socialistregister.com/index.php/srv/article/view/15650

SmokedDuck Tue 27-Apr-21 14:53:25

LibertyMole

I wonder why we don’t do more diabetes testing during early pregnancy.

I was tested for gestational diabetes in both pregnancies.

It' more common in North America to test for GD.

But the reasons some places do it less often is in part because what you are supposed to do about it is pretty much what you are supposed to do anyway, which is eat more carefully, and there are some differences in approach to neonatal care that make it less relevant too I think. Though I think it's controversial.

BernardBlackMissesLangCleg Tue 27-Apr-21 16:10:54

I saw this today. Shocking sad

334bu Tue 27-Apr-21 16:36:01

This should not be happening.40% higher is a shocking statistic.

FreyaFolkvangr Tue 27-Apr-21 16:40:06

That's a dreadful number. I hope that more can be done to address this.

CrazyNeighbour Tue 27-Apr-21 16:40:22

Wow, that is appalling. I am really shocked by that. Definitely time for someone to take proper action on that.

highame Tue 27-Apr-21 18:10:45

I can't believe that figure but given that men are the default and medication, research is all male centric, perhaps the issues with black women and pregnancy would be dealt with better in a system that works for women. Appalling figure

PurgatoryOfPotholes Tue 27-Apr-21 18:42:55

This is absolutely horrific. What an emotional and physical toll on women that number signifies.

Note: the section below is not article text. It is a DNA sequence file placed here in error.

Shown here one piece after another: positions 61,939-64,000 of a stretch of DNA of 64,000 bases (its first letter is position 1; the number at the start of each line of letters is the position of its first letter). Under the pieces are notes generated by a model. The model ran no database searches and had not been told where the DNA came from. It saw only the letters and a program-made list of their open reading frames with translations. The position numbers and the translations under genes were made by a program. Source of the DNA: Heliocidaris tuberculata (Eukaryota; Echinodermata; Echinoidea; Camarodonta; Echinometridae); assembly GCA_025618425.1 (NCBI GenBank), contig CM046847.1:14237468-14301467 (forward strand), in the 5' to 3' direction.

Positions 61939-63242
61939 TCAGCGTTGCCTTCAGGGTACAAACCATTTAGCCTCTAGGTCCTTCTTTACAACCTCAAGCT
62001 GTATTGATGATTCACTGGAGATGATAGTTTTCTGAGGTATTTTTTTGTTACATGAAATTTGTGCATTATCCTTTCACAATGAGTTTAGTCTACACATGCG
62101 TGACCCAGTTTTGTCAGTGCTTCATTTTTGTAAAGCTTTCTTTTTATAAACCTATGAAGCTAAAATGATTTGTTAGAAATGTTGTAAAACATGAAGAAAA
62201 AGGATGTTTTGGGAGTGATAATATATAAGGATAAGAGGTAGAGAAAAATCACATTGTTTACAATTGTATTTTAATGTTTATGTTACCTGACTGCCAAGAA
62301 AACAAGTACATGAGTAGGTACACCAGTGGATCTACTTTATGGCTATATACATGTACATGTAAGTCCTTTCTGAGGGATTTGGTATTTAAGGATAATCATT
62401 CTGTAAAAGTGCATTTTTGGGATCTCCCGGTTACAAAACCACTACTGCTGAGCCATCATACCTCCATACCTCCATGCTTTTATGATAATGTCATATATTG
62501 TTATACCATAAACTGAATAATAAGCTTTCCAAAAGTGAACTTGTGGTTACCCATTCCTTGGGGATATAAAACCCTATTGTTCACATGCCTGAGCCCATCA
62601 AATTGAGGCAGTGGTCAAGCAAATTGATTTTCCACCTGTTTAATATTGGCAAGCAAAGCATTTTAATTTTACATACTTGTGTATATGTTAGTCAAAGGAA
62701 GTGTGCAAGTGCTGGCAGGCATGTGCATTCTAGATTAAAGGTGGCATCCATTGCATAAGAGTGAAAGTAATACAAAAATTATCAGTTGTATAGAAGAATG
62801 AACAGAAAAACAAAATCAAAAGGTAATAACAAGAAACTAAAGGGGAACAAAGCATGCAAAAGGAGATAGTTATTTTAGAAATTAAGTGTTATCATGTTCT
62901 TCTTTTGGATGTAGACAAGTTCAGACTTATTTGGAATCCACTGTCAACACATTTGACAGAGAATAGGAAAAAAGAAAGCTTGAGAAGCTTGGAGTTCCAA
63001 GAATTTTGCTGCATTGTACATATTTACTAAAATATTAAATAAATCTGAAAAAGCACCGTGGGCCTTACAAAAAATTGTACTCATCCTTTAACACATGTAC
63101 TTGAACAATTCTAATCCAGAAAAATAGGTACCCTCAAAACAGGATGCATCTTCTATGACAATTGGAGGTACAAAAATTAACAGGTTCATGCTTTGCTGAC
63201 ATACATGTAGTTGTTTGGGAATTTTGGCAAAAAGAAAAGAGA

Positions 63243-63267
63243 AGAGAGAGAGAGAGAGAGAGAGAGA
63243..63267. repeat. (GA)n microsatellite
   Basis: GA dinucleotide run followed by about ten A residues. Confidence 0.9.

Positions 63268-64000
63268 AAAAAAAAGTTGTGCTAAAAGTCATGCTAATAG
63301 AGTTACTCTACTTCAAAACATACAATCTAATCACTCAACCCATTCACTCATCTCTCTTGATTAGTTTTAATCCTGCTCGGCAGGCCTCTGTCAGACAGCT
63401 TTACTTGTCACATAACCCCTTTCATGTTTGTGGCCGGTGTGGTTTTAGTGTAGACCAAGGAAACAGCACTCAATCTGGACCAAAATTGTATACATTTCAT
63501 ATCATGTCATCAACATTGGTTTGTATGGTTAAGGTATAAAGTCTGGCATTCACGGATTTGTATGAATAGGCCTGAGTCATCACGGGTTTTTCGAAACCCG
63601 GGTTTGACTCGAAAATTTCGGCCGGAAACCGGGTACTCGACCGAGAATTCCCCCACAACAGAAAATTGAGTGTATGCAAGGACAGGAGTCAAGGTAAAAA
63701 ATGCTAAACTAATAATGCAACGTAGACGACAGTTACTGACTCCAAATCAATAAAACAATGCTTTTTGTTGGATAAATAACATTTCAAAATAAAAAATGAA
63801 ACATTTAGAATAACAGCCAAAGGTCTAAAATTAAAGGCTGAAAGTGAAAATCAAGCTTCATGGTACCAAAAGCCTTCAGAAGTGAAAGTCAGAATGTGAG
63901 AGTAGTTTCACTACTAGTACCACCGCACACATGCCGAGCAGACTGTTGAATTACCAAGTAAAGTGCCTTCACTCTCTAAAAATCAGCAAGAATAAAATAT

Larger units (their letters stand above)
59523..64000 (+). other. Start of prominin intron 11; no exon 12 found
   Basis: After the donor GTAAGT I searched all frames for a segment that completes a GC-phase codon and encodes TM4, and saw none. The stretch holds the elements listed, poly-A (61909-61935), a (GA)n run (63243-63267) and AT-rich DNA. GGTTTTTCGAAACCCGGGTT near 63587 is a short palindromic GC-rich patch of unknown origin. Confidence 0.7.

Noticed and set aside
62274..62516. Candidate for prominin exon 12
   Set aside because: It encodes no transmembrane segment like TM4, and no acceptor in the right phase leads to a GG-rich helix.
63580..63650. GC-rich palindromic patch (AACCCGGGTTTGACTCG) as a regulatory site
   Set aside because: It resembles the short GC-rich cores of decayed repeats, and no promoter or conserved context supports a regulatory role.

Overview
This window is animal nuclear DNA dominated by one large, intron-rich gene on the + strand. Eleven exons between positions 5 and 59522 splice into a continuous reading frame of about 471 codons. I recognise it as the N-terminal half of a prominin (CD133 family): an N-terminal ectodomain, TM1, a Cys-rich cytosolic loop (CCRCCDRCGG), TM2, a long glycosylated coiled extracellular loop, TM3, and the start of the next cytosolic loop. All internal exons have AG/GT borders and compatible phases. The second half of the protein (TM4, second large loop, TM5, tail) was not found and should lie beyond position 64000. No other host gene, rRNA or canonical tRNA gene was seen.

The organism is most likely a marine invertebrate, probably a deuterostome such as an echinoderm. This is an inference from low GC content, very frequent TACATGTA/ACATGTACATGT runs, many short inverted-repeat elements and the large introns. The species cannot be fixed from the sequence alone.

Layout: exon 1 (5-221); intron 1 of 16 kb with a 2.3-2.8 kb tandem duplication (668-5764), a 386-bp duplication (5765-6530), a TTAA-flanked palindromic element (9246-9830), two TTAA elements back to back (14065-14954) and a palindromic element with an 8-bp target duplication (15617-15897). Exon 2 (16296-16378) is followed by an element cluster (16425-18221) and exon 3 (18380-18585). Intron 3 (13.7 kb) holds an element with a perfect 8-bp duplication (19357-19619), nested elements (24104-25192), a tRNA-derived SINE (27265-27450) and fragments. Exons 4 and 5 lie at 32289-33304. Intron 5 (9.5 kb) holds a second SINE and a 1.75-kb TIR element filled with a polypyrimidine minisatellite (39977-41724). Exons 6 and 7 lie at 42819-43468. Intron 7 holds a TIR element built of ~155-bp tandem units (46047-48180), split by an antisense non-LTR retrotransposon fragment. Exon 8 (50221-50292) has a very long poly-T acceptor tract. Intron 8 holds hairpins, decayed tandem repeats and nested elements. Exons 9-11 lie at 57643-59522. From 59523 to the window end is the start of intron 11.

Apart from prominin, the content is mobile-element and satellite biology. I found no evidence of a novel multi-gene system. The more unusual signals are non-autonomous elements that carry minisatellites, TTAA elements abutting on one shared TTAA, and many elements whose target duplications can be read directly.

persistentwoman Tue 27-Apr-21 18:45:34

Completely awful as are the rates of deaths of women from BAME communities in childbirth.
We know this so why is there so little action by the NHS?

SmokedDuck Tue 27-Apr-21 18:51:55

persistentwoman

Completely awful as are the rates of deaths of women from BAME communities in childbirth.
We know this so why is there so little action by the NHS?

I think the problem there is, what action would change things?

Clymene Tue 27-Apr-21 19:13:09

Without understanding the reasons for this dreadful statistic, you. Ant tackle the inequality.

SmokedDuck Tue 27-Apr-21 19:25:51

Clymene

Without understanding the reasons for this dreadful statistic, you. Ant tackle the inequality.

This is it, right? It might be due to inequality, but we don't even know what facet of inequality it is. If it's related to poverty we might wonder then why other poor people don't have a similar statistic (and maybe they do, unless we can see it broken down more we can't be sure.) If that is the case the best thing would be to concentrate on poverty related factors for all.

But it could also be related to other health or cultural factors. Which would have different solutions. Or maybe some is even things like differences at the genetic level (I don't think that is going to account for 40% mind you but it could be a factor, there can be genetic differences that make a difference in these kinds of health differences.)

There isn't much to do unless there is more information.

VladmirsPoutine Tue 27-Apr-21 19:57:06

I think black women are more reluctant to access healthcare more than white women. A combination of factors including not being listened to; just recently there were reports r.e. Black women having higher mortality rates in pregnancy too.

humanitariancrisis Wed 28-Apr-21 09:29:04

Re maternal mortality, there is some discussion about the most recent MBRACE report in relation to race and ethnicity here:

www.aims.org.uk/pdfs/journal/804